Previous studies have shown that the restoration of CMTM5 strongly suppresses tumour cell growth and migration in several cancer cells [8, 12, 13]. Overexpression of CMTM5 in cervical carcinoma cell lines Hela and SiHa could induce cell apoptosis mainly through caspase-dependent pathway [8]. Zhang et al., showed that CMTM5 levels could be upregulated by demethylating agent 5-aza-2′-deoxycytidine, ectopic expression of CMTM5 strongly inhibited cell proliferation and migration and induced apoptosis in OSCC cell lines CAL27 and GNM [12]. Moreover, ectopic expression of CMTM5 in prostate cancer cell line DU145 led to significant inhibition of cell proliferation and migration [13]. In this study, we also found that restoring CMTM5 expression in Huh7 cells not only significantly suppressed tumour proliferation, promoted cell apoptosis, but also inhibited cell metastasis and invasion in vitro. Additionally, overexpression of CMTM5 also significantly suppressed xenograft tumour growth in vivo. Our findings demonstrate that CMTM5 might act as a putative tumour suppressor in HCC. However, the molecular mechanisms of CMTM5 inhibits HCC cell growth and metastasis are poorly characterized.

In the previous studies, Guo et al. reported that restoration of CMTM5 inducesd pancreatic cancer cells apoptosis with activation of caspase 3, 8 and 9 [9]. CMTM5 could also induced apoptosis of cervical carcinoma cells through disruption of mitochondrial transmembrane potential, release of cytochrome c, activation of caspase3 and cleavage of PARP [8]. Studies on other CMTM family proteins will uncover their roles and mechanisms in cancer. For instance, CMTM7, another member of the CMTM family, has been shown to inhibit cancer cell growth by inhibiting oncogenic EGFR signalling and the Akt signalling pathway [14, 15]. Knockdown of CMTM3 promoted metastasis of gastric cancer via the STAT3/Twist1/EMT signalling pathway [16]. Moreover, down-regulation of CMTM8 induced epithelial-to-mesenchymal transition-like changes via c-MET/extracellular signal-regulated kinase (ERK) signalling [17]. It has been shown that PI3K/Akt signalling pathway components are frequently altered in human cancers and related to numerous cellular processes of cell growth, survival and invasion [18]. Thus, we supposed that the mechanisms of CMTM5 acting on HCC cells might be involved in PI3K-AKT signalling. Recently, it has been reported that ectopic expression of CMTM5 in prostate cancer cell decreased Akt activity [13]. In the present study, restoring of EMP3 reduced the expression and the activity of p85 subunit of PI3K, which led to inactivation of Akt. In addition, treatment of LY294002 further enhanced the inhibition of cell growth and metastasis by CMTM5. We also observed significantly negative-correlation between CMTM5 levels and the expression of PI3K and pAKT in HCC tissues, suggesting that CMTM5 may inhibit HCC growth and metastasis through regulating PI3K-AKT signalling. However, The mechanisms by which CMTM5 suppresses both PI3K/Akt pathway need further investigation.

Conclusions

In conclusion, our study provided the first evidence of the reduced expression and the tumor suppressor role of CMTM5 in HCC through regulating PI3K-AKT signalling. CMTM5 might serve as a valuable prognostic marker and potential therapeutic target for HCC.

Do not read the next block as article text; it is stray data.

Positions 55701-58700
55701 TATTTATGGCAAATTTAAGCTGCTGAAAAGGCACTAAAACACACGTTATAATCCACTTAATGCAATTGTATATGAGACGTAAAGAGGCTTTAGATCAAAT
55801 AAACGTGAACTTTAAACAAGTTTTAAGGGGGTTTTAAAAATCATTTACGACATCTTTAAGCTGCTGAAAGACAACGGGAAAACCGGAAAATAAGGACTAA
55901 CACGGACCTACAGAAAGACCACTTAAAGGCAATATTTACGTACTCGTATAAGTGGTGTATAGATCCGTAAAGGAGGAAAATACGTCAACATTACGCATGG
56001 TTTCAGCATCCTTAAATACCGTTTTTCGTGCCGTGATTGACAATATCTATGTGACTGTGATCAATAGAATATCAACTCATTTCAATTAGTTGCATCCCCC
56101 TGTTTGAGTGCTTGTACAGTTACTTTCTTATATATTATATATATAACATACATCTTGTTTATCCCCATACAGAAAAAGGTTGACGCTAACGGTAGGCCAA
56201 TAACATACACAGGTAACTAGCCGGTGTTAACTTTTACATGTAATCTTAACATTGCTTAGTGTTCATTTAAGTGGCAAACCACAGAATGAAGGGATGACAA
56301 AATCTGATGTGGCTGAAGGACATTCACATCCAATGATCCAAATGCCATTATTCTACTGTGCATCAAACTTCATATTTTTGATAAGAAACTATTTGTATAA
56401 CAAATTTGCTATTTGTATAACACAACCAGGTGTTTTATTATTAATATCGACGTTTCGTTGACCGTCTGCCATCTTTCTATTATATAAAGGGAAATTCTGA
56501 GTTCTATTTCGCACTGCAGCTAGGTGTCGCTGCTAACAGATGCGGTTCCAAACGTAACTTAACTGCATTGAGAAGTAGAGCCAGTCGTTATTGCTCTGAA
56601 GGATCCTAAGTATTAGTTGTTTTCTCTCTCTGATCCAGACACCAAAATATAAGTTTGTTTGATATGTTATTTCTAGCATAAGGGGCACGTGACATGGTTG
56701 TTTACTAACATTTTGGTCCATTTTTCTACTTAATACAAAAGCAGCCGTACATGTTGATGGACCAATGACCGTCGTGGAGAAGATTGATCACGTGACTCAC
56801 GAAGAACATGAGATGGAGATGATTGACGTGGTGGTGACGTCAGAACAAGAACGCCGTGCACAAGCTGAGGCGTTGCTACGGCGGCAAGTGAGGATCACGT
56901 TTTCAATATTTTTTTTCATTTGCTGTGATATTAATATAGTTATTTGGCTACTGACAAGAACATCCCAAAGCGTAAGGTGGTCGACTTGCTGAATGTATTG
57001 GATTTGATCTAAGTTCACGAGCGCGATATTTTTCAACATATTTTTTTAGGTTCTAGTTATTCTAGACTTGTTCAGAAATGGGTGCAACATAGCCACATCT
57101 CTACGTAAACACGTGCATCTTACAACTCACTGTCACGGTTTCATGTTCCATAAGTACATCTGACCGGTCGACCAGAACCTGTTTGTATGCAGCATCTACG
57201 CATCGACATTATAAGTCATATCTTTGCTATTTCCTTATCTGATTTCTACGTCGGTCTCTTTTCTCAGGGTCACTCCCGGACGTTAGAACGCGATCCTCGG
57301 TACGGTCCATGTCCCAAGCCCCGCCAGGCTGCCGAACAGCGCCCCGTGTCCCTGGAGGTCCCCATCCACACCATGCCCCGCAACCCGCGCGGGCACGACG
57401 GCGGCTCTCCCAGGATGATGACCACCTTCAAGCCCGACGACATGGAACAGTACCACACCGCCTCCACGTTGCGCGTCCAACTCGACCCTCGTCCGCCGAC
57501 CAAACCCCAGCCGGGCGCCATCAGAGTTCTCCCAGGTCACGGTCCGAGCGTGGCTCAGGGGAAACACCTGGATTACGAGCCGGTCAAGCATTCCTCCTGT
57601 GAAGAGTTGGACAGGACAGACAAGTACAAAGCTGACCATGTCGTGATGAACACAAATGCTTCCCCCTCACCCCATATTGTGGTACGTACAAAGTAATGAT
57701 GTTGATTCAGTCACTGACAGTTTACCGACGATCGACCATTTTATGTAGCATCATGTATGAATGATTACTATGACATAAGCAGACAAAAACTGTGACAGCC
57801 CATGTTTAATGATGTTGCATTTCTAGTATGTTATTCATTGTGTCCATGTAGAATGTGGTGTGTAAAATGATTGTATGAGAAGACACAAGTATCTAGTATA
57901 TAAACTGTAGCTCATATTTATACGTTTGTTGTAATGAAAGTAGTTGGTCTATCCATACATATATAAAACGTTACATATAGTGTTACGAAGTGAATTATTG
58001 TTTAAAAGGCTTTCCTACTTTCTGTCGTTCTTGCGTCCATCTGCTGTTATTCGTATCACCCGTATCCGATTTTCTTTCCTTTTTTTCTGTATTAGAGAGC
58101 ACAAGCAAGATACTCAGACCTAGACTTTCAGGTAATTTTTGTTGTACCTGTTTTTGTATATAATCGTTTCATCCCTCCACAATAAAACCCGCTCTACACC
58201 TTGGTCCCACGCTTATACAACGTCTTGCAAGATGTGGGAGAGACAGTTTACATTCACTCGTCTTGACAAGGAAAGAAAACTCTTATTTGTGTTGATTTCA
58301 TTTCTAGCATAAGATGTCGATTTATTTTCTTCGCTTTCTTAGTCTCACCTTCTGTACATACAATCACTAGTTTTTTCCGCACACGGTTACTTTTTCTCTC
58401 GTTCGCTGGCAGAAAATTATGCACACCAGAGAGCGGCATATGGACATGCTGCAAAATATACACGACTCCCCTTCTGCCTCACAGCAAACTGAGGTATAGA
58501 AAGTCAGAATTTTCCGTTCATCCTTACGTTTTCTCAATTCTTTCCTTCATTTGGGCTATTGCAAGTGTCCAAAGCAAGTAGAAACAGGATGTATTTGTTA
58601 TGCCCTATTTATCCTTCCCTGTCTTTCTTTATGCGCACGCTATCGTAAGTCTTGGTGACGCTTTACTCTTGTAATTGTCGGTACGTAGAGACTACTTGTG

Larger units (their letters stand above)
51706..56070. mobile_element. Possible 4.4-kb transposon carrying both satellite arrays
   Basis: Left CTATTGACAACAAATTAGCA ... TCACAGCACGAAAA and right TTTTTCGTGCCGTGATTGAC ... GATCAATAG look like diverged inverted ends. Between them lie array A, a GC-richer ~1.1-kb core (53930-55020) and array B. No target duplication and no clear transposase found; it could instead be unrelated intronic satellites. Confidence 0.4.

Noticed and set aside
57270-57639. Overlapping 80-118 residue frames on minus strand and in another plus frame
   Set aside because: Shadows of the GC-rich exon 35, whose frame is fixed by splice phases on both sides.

Abbreviations

CMTM5: 

chemokine-like factor (CKLF)-like MAL and related proteins for vesicle trafficking transmembrane, domain-containing member 5

HCC: 

hepatocellular carcinoma

CKLF: 

chemokine-like factor

HRP: 

horseradish peroxidase

MOI: 

multiplicity of infection

MMP: 

matrix metalloproteinase

CCK-8: 

cell counting kit-8

AFP: 

α-fetoprotein

ALT: 

alanine transaminase

GGT: 

gamma-glutamyl transferase

EGFR: 

epidermal growth factor receptor

ERK: 

extracellular signal-regulated kinase

Declarations

Authors’ contributions

GX and CGD conceived and designed the study. GX carried out the study and analyzed the data. GX and CGD wrote the manuscript. Both authors read and approved the final manuscript.

Acknowledgements

Not applicable.

Competing interests

The authors declare that they have no competing interests.

Availability of data and materials

Data sharing not applicable to this article as no datasets were generated or analysed during the current study.

Consent for publication

Not applicable.

Ethics approval and consent to participate

All procedures performed in studies were in accordance with the ethical standards of the institutional research committee and with the 1964 Declaration of Helsinki and its later amendments or comparable ethical standards. Informed consent was obtained from all individual participants included in the study. All protocols using animals were approved by the Institutional Animal Care and Use Committee of The First Affiliated Hospital Xi’an Jiaotong University.

Funding

Not applicable.

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Open AccessThis article is distributed under the terms of the Creative Commons Attribution 4.0 International License (http://creativecommons.org/licenses/by/4.0/), which permits unrestricted use, distribution, and reproduction in any medium, provided you give appropriate credit to the original author(s) and the source, provide a link to the Creative Commons license, and indicate if changes were made. The Creative Commons Public Domain Dedication waiver (http://creativecommons.org/publicdomain/zero/1.0/) applies to the data made available in this article, unless otherwise stated.

Authors’ Affiliations

(1)
Department of Surgical Oncology, The First Affiliated Hospital Xi’an Jiaotong University, No. 277 West Yanta Road, Xi’an, 710061, Shaanxi, People’s Republic of China

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© The Author(s) 2017